At the Classic Horror Film Board, Weaver commented on Mike's generous nature and make-up expertise: "Thinking about [Mike] last night, I recalled something I hadn't thought about in a long time (because I haven't listened to my WOLF MAN audio commentary in a long time)--what a huge help he was on that, giving me his theories on how the makeup, appliances, etc., were applied. We mostly remember Mike the Lovable Funnyman but when a subject was near 'n' dear to his heart, he was also quite the serious, professional expert."

Mike and classic horror film expert Bob Burns among friends at Monster Bash 2005.

I love talented impressionists, and Mike was one of the best I've ever heard. Bela Lugosi wasn't the only dead-on impression Mike did. Mike seemed to be able to perfectly mimic any movie or TV star he attempted, from John Carradine, Christopher Lee and Sir Cedric Hardwicke to John Belushi. One of the high points of the 2003 Monster Bash for me was my private moment with Ygor when he looked around furtively, removed his upper plate of snaggly teeth to permit the proper elegant diction, and regaled me with his impression of Sir Cedric talking dirty!

Mike wrote to me and recounted telling the same story to a TV actress: "Several years ago, I was in the Make-Up Department at the Soap Opera, "All My Children," for about two-and-a-half years. One of the lovelier actresses was Gillian Spencer, who played Daisy Cortlandt. One morning, I came in with a copy of the MagicImage FilmScript, "Ghost of Frankenstein." Gillian sat in my chair to be made-up and saw the book. "What is that?" she asked, having noticed Sir Cedric Hardwicke's name on the cover. I handed her the book and as she flipped through the pages, she asked if I was a Hardwicke fan and I told her I sure was. "That's so nice to hear! Cedric was my uncle," she said. "We weren't blood-related - he married my aunt - and, oh, I adored him! He was just the sweetest man!" She went on to say that he'd had the worst case of emphysema (ever notice how many people smoked in those old films?) and I recalled that impersonation that I do. I asked if she'd like to hear it, and she giggled and said, "Oh, yes! I'd love to!" Well, I cleaned it up, for fear of really offending her and ruining a very pleasant acquaintanceship.

The G-Rated version went like this, "(Slow, laborious inhalation of breath) If you lie to me (long pause) you shall be hanged at dawn. But if you tell me the truth (pause), I shall do everything within my powah (pause) to see to it that Ru Paul (pause) rocks your world!" Ru Paul was actually making an appearance on the show that week. Gillian laughed a lot, much to my happiness - and great relief.

"The X-Rated version, which I stole, by the way, from the great Impressionist/Stand-Up Comic Adam Keefe, ends with, '...I shall do everything within my powah (pause) to see to it that Robert Donat (pause) sucks your c*ck.'"

This year Mike regaled me with a story from his encounter with John Carradine on THE SENTINEL set. Mike told Carradine that his presence in horror films elevated them tremendously, regardless of their production values. Carradine accepted the compliment gracefully and told Mike a classic old joke as an example of his attitude about that sort of acting job. The joke was about some hunters who had a rule that the first to bitch about the food would take over from the first guy cooking. All of the hunters were SO careful not to complain that the exasperated incumbent resorted to dumping moose dung in the stew. One of the hunters exploded, "This *!@%*!*! stew tastes like MOOSE FLOP!!!...BUT it's VERY WELL PREPARED!"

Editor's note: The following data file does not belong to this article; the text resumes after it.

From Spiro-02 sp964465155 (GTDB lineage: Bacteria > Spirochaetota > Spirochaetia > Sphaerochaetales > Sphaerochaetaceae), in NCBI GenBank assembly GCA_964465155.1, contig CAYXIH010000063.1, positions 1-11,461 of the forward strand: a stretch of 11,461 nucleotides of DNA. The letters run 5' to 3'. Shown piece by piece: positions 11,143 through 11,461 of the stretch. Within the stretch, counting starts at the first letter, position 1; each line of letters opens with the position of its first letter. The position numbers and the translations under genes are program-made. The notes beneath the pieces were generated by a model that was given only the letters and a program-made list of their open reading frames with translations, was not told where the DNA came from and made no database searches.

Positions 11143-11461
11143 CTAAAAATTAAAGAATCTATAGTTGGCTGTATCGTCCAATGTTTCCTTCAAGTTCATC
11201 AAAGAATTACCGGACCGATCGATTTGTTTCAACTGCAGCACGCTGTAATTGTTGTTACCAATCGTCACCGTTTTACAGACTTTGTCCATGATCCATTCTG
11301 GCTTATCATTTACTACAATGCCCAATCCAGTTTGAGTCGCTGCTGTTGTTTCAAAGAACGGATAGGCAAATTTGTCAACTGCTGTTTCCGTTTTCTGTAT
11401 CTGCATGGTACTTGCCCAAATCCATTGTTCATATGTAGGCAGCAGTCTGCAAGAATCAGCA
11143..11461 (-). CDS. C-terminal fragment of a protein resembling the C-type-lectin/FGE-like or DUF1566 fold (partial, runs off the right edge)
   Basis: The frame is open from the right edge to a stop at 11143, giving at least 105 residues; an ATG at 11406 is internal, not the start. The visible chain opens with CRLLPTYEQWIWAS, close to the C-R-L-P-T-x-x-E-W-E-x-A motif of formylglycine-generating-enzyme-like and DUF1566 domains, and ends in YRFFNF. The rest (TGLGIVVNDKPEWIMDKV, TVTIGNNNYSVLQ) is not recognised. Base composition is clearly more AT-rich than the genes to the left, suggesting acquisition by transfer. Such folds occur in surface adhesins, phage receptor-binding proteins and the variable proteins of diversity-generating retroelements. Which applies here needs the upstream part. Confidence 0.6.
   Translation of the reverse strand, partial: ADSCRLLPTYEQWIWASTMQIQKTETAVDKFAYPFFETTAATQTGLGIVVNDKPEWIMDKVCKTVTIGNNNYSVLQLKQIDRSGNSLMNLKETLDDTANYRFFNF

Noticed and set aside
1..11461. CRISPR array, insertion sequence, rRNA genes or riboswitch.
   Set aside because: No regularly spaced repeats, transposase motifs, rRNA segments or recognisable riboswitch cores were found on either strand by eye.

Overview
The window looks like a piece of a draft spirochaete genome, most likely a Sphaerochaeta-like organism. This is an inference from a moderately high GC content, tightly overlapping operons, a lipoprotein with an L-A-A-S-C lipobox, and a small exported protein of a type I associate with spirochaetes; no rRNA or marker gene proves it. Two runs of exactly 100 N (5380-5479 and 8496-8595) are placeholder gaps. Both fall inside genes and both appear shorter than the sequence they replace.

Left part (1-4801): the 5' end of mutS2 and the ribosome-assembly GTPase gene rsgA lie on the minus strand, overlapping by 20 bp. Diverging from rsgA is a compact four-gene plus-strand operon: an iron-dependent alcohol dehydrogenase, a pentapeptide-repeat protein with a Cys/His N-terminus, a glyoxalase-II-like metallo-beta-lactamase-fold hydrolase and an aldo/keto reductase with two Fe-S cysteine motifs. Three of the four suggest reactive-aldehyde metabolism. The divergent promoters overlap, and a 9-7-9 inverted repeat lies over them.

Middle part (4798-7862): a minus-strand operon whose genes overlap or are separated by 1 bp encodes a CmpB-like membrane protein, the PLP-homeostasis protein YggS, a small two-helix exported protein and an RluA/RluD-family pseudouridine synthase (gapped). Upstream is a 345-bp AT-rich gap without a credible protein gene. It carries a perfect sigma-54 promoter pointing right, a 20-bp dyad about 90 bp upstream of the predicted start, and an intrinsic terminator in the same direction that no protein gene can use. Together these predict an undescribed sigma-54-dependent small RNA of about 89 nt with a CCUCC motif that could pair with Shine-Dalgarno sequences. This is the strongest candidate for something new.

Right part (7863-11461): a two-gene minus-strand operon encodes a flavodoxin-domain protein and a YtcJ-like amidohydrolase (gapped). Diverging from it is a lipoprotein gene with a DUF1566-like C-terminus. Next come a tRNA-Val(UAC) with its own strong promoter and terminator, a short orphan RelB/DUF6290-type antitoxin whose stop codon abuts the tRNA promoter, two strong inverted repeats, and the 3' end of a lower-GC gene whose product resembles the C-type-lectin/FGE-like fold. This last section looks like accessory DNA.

The really great thing about the story was that Mike told most of it in a letter-perfect impression of John Carradine's rich, deep voice. I was utterly astounded, since I'd never heard ANYBODY do Carradine before, and this was like hearing the Great Actor himself telling the joke.

I've read where Mike and a friend once did the Abbott and Costello routine "Who's on first?" at a party--only Mike performed it perfectly in the voice and mannerisms of John Carradine!

Mike was a man who had grown up with classic horror films and loved them; and in turn, because of his warmth, people loved him; he was one of the best "Monster Kids" out there.

Ygor and his homies at Monster Bash, 2007.

Rest in peace, Mike.

Watch Mike Thomas performing in a variety of roles in this tribute video by Charles Henson for this year's Monster Bash:

Special thanks to Robert Kiss for the FANNY HILL photos and to George "E-Gor" Chastain for the text. Other photos by Jane Considine and Max Cheney.

Updated related links (thanks to George Chastain):

Make-Up Artists at Large (Mike Thomas' website)
E-Gor's Chamber of TV Horror Hosts
Mike's IMDB page
CHFB tribute comments to Mike
UMA comments to Mike

Best Five jokes in Edinburgh?

At the recent Edinburgh Festival Fringe (the world's largest festival), 9 "comedy critics" sat through a joke competition that featured thousands of entrants, according to the BBC. The judges chose 27 jokes, and viewers of the British TV channel Dave picked the top 10. The top five seemed worth sharing here--they touched on costumes, murder, and death. I like them all, but the fifth one is my favorite!

1. Dan Antopolski - "Hedgehogs - why can't they just share the hedge?"

2. Paddy Lennox - "I was watching the London Marathon and saw one runner dressed as a chicken and another runner dressed as an egg. I thought: 'This could be interesting'."